It is also critical to educate them about the importance of eating vegetables directly and teach them to like them in their natural. This will help them develop long-term healthy eating habits.

3. Be a role model

Show your child that you eat vegetables and fruits and enjoy the flavors. Your enthusiasm will rub off on their children.

Avoid pressuring children to eat. Forcing will only make them more resistant. Let them try small portions and applaud their achievement.

4. Give the proper portion

Give a variety of vegetables and fruits in small servings first. Increase the portion gradually. This will make them feel more free to choose what they want.

5. Be patient

Changing children's eating habits takes time and patience. Don't give up easily, and keep trying in various ways. Give them praise and appreciation whenever they try new vegetables or fruits. This will motivate them to keep trying.

Give your child several choices. You can ask, "Do you want to eat a banana or an orange?" This strategy makes them want to try new things when feel in control. Remember, don't force or scold them if they don't want to do it.

6. Choose fruits and vegetables

Fruit and vegetables are healthy choices. They have any color, shape, texture, or variety. Fresh, frozen, canned, or dried. They can be served raw, cooked, steamed, boiled, fried, or grilled.

Variety is key. Try to select fruits and vegetables in different colors, especially orange, green, and red.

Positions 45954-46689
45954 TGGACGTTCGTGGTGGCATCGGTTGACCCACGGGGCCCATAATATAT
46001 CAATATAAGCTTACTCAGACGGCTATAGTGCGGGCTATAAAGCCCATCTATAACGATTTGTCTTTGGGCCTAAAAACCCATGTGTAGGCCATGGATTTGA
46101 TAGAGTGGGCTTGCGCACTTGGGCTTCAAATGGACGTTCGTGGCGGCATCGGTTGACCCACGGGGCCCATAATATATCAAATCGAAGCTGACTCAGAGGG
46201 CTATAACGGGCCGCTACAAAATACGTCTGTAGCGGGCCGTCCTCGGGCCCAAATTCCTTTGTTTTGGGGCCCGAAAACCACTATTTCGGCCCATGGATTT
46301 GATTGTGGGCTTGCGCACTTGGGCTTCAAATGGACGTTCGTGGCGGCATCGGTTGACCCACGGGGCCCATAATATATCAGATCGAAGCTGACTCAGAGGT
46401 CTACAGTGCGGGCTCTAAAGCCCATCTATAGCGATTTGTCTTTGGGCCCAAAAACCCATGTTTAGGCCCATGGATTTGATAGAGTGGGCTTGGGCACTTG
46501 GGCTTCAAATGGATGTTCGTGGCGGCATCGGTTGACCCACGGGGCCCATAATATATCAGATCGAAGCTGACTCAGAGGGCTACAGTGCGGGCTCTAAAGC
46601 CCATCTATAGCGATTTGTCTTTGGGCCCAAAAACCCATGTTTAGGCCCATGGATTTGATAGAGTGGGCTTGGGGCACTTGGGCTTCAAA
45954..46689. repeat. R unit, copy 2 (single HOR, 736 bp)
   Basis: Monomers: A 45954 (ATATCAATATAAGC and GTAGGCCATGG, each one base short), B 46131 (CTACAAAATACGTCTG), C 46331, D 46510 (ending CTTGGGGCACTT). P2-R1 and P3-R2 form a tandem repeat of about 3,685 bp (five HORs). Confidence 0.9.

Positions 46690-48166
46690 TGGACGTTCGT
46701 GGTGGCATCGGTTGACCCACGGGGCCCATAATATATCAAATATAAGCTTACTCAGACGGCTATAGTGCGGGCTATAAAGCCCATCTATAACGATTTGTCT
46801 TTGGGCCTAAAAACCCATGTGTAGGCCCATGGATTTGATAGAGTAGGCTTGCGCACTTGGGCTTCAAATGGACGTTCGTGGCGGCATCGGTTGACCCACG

• Red fruits, such as tomatoes and watermelon, contain lycopene. This substance contains important antioxidants that can help reduce the risk of prostate cancer and heart disease.

  • Spinach, kale, and broccoli are examples of green vegetables. They contain lutein and zeaxanthin, which help improve eye health. Meanwhile, broccoli is one of the best sources of fiber.

    This vegetable strengthens the immune system, improves eyesight, and helps regulate bowel movements.

  • Blue and purple vegetables or fruit, such as blueberries and eggplant, are also high in anthocyanins, which are antioxidants. Antioxidants can help protect the body from free radicals and reduce the risk of cancer and heart disease.

  • White vegetables, such as cauliflower, contain sulforaphane and glucosinolates. These substances have the potential to inhibit the growth of cancer cells.

  • Carrot is an orange vegetable. This vegetable is high in beta-carotene, fiber, potassium, and antioxidants. Oranges are also part of this group due to their high levels of vitamin C, which enhances children's immunity.

Remember to serve vegetables and fruit in hygienic conditions at all times to prevent pesticide and microbial contamination.

If you need information about vaccinations that suit your child's needs, click WhatsApp or visit the nearest GWS Medika Clinic.

ReferenceBetterHealth. Accessed in 2024. Fruit and Vegetables. Accessed in 2024. Food for Children: Why Fruits and Vegetables are Important National Library of Medicine. Accessed in 2024. Encouraging children to eat more fruit and vegetables: Health vs. descriptive social norm-based messages. Rise and Shine. Accessed in 2024. Increasing Fruits and Vegetables in Your Childs.